Did “The Hobbit” leave you wondering if living underground (or in an English basement — close enough) is the way to go?
Renters in the Washington area who have joined the dark side — or at least the no-direct-sunlight side — have lived to sing its praises, and admit to its pitfalls.
English basements occupy the bottom floor of a building, typically a rowhouse. They are partially below ground, usually with small windows on the upper part of the walls to let in a little light from outside. They’re common in older cities such as D.C., Boston and San Francisco.
Jeremy Yanowitz, 27, an IT consultant who lives in the 600-square-foot English basement of a Columbia Heights rowhouse, says he is able to accept the ups and the downs of life down below.
Yanowitz says he didn’t love the “hotel feel” of apartments and condos. “I wanted a house, but I didn’t want roommates, so it’s basically a one-bedroom house,” he says. “So that’s perfect.”
Basements often include perks that above-ground apartment units may lack, says Jason Mann, 30, a magazine production editor who lives in a 920-square-foot, two-bedroom English basement in a Dupont Circle rowhouse.
“It’s nice to have everything: a washer and dryer, a wood-burning fireplace, patio,” he says. “You don’t find that in other units.”
Debbie Kaplan, chief operating officer of the apartment-finding service Urban Igloo, says English basements are generally more affordable because they don’t have as much light and have lower ceilings.
Yanowitz says the dollars and cents just make sense, especially for young people.
“It’s dramatically less than other one-bedrooms I’ve found in D.C.,” he says. “For example, in Columbia Heights, the apartments up the road are much smaller — about half the size — and nearly double the price.”
Another upside to downstairs living: the unique combination of the privacy of a self-sufficient unit plus a social life that’s just a staircase away.
Adrian Dungan, 29, and fiancee Nicole Aga, 28, have a pretty sweet — if slightly unusual — set-up. They own a four-story rowhouse in Columbia Heights and choose to live in the renovated basement and rent out the house above it, rather than the other way around.
This way, the couple can fill the rooms of their home with renters and still have their own privacy.
“One of the prerequisites was having our own space, not living in the group house,” says Dungan, an economist and real-estate agent. “Having our own kitchen was huge.”
The couple also enjoy climbing a ladder from their basement digs to socialize with their renters upstairs.
“We kind of have the best of both worlds,” says Aga, a middle school teacher. “We can be on our own, but if you’re bored, there’s a bunch of people upstairs to hang out with.”
Of course, there is a dark side to English basement living.
Yanowitz will readily admit that the lack of sunlight can make underground living pretty dreary.
“I wouldn’t suggest it to someone suffering from Seasonal Affective Disorder,” he says.
Basements also aren’t necessarily for lovers of warmth.
“It’s cold year-round,” Mann says. “In the summer, it’s beneficial because people will say they’ve had the AC running nonstop and I’ll say I haven’t even turned mine on yet. But my electric bill spikes quite a lot in the winter.”
Flooding is another potential issue. “[In the past] the apartment’s flooded because the drain in the street was clogged,” Mann says. “So we just check to make sure that the drain isn’t clogged and we don’t have any problems.”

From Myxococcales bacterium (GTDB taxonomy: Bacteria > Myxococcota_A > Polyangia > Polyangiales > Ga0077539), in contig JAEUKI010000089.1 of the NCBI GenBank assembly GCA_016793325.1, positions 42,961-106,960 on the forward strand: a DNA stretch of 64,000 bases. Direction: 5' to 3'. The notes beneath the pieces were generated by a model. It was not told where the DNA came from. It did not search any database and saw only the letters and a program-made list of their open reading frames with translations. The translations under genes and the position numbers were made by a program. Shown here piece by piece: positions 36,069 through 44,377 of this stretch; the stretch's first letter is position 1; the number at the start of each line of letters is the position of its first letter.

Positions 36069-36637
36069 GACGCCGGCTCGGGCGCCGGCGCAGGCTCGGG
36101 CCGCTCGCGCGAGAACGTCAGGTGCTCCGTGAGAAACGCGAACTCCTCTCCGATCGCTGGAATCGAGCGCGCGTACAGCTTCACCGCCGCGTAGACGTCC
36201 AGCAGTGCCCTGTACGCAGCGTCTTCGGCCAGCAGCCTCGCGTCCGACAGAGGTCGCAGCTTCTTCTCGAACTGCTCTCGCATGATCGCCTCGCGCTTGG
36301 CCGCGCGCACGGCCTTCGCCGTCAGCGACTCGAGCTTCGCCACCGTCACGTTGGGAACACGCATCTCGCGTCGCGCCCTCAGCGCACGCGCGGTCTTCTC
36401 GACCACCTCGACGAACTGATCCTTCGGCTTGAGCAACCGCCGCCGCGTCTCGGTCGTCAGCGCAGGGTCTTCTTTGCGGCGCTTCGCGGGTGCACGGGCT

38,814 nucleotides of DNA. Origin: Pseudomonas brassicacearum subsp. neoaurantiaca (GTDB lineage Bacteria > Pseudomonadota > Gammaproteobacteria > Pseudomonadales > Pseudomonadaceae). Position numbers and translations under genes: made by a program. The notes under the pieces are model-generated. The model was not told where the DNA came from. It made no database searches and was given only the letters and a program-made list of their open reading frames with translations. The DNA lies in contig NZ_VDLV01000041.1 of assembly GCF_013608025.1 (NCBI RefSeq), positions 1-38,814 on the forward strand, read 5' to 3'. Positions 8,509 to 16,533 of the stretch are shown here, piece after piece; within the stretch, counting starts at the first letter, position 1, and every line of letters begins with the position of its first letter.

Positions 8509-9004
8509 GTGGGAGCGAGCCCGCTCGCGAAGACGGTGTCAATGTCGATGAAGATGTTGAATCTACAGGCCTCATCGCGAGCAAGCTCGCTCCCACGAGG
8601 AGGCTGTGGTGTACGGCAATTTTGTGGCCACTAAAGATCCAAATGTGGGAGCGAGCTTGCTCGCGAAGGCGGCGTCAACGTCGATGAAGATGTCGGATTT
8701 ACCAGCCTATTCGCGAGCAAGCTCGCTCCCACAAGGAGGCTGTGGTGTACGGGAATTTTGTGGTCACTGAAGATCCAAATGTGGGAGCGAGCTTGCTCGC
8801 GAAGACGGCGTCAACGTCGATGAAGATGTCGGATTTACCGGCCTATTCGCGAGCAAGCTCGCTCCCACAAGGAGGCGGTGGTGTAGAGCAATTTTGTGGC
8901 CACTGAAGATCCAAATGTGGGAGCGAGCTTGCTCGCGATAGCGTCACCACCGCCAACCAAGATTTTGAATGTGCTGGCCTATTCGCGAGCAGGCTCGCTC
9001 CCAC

Urban Igloo’s Kaplan says cleaning the drain outside the basement is typically the renter’s responsibility.
Low ceiling heights — often 7 feet or less — can be constraining at times. “I can’t get too excited during a sporting event,” Dungan says. “I’ve jumped up off the couch and then my hand went straight into the ceiling.”
All in all, most underground dwellers have reached a common ground.
“If you’re looking for places more affordable and private, I would definitely take advantage of the fact that you’re going to pay less, and you get a big place,” Yanowitz says.
Mann recommends English basements for college grads moving to D.C.: “It’s just a great option for young professionals as they’re getting set up in the city.”
One last note: English basements are perfect for people afraid of heights. “I like to stay as close to the ground as possible,” Yanowitz says.
Before leasing a basement apartment, do your research, says Urban Igloo’s Debbie Kaplan. “Do not underestimate the power of asking the right questions before the lease is signed.”
-Make sure there is a separate basement entrance so you’re not walking through someone else’s home to get to yours.
-Ensure that the kitchen and washer/dryer are not shared with upstairs residents.
-Ask upstairs residents to walk above you to hear what it sounds like in the basement.
-Ensure there is some type of security (locks on doors and/or a security system).
-Look for a good drain with a covered grate outside of the apartment. Without this, you could be in for some flooding.
-Ask about flooding history and avoid basements that have flooded several times.
-Ask if the landlord has a sump pump, which is used to suction water if a basement floods. And ask if there’s a sump-pump backup system if the electricity goes out.
-Don’t sign a lease if mold is present.
-Find out which common areas and outdoor spaces are shared or off-limits.
-Make sure the basement complies with codes set by D.C.’s Department of Consumer and Regulatory Affairs, available at Dcra.dc.gov.
-Make sure the landlord has a Basic Business License from DCRA, making it legal for them to rent.